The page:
‘Misgivings’ about Roberts-Smith not fatal, court told

Ben Roberts-Smith is seeking to overturn findings he was involved in four unlawful killings.

Ben Roberts-Smith is seeking to overturn findings he was involved in four unlawful killings. Photo: AAP

A judge’s concerns about evidence given by Ben Roberts-Smith should not have bolstered claims the ex-SAS corporal unlawfully executed unarmed prisoners, a court has been told.

The disgraced war veteran is seeking to overturn a defamation loss from June, when it was found reports that he engaged in or was complicit in the murders of four prisoners while deployed in Afghanistan were substantially true.

On Tuesday, his barrister Bret Walker SC said the judge’s “misgivings” about Roberts-Smith’s evidence could not have been used to accept media reports that two prisoners had been executed at a compound called Whiskey 108 in April 2009.

The decorated soldier recipient denies his involvement in any war crimes and has not been criminally charged.

Regarding Whiskey 108, he claims two so-called “squirters” – military speak for insurgents fleeing the battlefield – were shot and legitimately killed.

In his June judgment, Federal Court judge Anthony Besanko rejected the ex-soldier’s claims but did not find he had made a deliberate lie.

On Tuesday, Walker said the judge erred when ruling in favour of Nine-owned papers The Age and The Sydney Morning Herald plus The Canberra Times in finding that two prisoners had been executed.

“It was not by independently identified defects in the ‘squirters’ narrative that His Honour rejected it,” Walker said.

“It was by noting logically that it was at odds with the version that he said he preferred.”

Just because one version of events was rejected did not mean an alternative version occurred, Walker said.

It was better to conclude that it was impossible to say exactly what happened that day, he argued.

In June, Justice Besanko found the Victoria Cross recipient ordered one captured insurgent to be executed by a soldier under his command to “blood the rookie”.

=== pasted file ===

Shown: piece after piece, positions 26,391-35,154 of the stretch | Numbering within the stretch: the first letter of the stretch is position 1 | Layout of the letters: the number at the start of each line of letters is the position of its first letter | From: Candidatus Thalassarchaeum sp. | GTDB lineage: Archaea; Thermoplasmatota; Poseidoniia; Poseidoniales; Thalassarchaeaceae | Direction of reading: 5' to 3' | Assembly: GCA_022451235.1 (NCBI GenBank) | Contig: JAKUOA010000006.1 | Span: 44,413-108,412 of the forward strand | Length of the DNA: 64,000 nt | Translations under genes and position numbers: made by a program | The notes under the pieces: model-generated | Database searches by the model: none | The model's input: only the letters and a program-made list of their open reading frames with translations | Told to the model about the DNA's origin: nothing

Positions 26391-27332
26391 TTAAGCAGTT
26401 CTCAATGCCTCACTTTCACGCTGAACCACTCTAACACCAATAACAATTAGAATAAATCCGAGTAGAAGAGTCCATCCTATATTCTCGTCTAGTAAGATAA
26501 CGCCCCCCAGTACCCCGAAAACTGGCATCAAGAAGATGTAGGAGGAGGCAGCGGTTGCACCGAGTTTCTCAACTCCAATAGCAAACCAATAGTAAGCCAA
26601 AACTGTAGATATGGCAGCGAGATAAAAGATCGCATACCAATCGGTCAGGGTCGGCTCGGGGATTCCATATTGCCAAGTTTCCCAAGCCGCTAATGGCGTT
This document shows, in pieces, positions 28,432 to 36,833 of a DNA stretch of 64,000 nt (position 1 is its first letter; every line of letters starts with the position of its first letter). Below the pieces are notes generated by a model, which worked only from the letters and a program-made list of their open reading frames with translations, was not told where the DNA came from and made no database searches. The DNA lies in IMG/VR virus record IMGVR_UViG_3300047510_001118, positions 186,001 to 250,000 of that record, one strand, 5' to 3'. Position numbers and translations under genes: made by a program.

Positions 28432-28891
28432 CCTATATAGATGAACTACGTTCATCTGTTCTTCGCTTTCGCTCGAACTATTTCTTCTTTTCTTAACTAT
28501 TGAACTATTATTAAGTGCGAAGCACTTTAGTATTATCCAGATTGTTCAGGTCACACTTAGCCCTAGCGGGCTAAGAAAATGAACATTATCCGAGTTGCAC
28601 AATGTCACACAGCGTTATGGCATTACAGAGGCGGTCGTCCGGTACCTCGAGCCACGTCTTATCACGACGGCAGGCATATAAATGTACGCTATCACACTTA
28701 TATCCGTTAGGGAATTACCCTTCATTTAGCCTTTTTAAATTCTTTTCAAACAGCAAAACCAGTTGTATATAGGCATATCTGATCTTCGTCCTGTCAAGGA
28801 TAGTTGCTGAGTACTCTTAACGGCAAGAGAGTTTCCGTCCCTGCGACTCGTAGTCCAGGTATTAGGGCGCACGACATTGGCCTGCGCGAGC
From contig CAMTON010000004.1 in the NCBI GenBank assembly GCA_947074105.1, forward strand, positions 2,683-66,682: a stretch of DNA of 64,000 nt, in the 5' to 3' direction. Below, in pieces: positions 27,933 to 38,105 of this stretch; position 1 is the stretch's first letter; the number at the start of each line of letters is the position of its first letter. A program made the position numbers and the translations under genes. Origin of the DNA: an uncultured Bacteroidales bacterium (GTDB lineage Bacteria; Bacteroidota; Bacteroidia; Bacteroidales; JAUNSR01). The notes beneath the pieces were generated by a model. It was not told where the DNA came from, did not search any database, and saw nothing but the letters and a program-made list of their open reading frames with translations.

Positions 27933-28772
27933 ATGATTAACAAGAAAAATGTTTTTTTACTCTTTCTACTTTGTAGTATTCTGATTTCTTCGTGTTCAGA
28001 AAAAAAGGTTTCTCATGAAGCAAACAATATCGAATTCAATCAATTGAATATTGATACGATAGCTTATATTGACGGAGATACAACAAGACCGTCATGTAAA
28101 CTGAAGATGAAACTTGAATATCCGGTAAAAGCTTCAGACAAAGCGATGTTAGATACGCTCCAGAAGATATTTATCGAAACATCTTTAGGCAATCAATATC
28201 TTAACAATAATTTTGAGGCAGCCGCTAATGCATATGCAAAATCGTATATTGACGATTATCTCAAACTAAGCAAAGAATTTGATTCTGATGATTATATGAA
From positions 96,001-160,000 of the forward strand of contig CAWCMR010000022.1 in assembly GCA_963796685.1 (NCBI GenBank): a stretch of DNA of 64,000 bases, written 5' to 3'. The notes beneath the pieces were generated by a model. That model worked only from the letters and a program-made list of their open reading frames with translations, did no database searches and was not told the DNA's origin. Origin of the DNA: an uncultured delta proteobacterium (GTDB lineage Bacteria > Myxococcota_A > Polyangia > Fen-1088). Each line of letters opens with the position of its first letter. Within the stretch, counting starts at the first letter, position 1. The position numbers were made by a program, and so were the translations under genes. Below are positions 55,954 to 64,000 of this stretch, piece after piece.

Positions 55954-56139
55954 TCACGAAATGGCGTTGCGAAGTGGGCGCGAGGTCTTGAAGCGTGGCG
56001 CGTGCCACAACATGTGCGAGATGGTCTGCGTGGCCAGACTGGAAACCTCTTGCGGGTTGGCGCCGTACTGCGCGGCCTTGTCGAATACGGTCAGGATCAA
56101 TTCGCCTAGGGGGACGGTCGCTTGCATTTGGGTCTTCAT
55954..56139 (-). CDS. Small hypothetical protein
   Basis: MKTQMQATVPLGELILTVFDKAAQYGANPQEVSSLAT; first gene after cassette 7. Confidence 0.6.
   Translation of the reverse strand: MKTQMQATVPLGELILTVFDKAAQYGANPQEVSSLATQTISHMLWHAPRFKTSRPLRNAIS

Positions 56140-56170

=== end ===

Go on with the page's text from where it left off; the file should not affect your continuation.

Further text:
Roberts-Smith also machine-gunned another insurgent, he found, and took his prosthetic leg home to Australia for use as a beer-drinking vessel.

The judge found the ex-SAS corporal ordered the unlawful killing of a prisoner in a cornfield after kicking him off a cliff near the village of Darwan in September 2012.

Walker attacked these findings on Tuesday, saying it was unlikely a so-called “throw-down” alleged by the media companies occurred.

Roberts-Smith has been said to have ordered the execution of the Afghan civilian and then carried a radio across a creek bed to his corpse, planting it nearby to make it seem like a legitimate kill.

The war veteran claims the man was a spotter giving intelligence to Taliban insurgents and was lawfully shot.

No one had actually seen Roberts-Smith recipient carry the large radio device over to the body, Walker said.

The evidence of a number of Afghan witnesses called to back up the Darwan allegations was unreliable and incorrect, he argued.

Justice Besanko had erred by making an “arbitrary pick and choose” of the parts of this evidence that he accepted or rejected and did not give an explanation as to why he did so, the barrister said.

The appeal hearing continues.

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